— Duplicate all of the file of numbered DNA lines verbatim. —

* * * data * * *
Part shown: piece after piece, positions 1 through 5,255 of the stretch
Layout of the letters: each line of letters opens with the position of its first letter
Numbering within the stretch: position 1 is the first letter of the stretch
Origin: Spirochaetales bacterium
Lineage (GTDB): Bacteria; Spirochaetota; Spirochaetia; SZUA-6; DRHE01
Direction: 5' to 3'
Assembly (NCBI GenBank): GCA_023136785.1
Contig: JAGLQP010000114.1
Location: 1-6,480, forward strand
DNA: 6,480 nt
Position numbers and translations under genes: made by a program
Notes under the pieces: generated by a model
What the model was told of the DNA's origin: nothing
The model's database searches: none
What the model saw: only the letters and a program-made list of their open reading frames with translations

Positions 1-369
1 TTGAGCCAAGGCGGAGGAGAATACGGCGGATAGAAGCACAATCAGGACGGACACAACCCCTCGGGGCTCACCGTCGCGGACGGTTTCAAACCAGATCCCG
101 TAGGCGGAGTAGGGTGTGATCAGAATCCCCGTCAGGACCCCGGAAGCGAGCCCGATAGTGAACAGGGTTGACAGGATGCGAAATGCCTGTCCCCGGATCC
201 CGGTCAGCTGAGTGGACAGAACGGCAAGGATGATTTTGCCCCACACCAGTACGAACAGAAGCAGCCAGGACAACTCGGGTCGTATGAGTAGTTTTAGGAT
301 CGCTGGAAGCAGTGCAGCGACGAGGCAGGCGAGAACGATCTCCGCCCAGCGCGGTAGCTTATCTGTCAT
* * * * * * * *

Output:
Part shown: piece after piece, positions 1 through 5,255 of the stretch
Layout of the letters: each line of letters opens with the position of its first letter
Numbering within the stretch: position 1 is the first letter of the stretch
Origin: Spirochaetales bacterium
Lineage (GTDB): Bacteria; Spirochaetota; Spirochaetia; SZUA-6; DRHE01
Direction: 5' to 3'
Assembly (NCBI GenBank): GCA_023136785.1
Contig: JAGLQP010000114.1
Location: 1-6,480, forward strand
DNA: 6,480 nt
Position numbers and translations under genes: made by a program
Notes under the pieces: generated by a model
What the model was told of the DNA's origin: nothing
The model's database searches: none
What the model saw: only the letters and a program-made list of their open reading frames with translations

Positions 1-369
1 TTGAGCCAAGGCGGAGGAGAATACGGCGGATAGAAGCACAATCAGGACGGACACAACCCCTCGGGGCTCACCGTCGCGGACGGTTTCAAACCAGATCCCG
101 TAGGCGGAGTAGGGTGTGATCAGAATCCCCGTCAGGACCCCGGAAGCGAGCCCGATAGTGAACAGGGTTGACAGGATGCGAAATGCCTGTCCCCGGATCC
201 CGGTCAGCTGAGTGGACAGAACGGCAAGGATGATTTTGCCCCACACCAGTACGAACAGAAGCAGCCAGGACAACTCGGGTCGTATGAGTAGTTTTAGGAT
301 CGCTGGAAGCAGTGCAGCGACGAGGCAGGCGAGAACGATCTCCGCCCAGCGCGGTAGCTTATCTGTCAT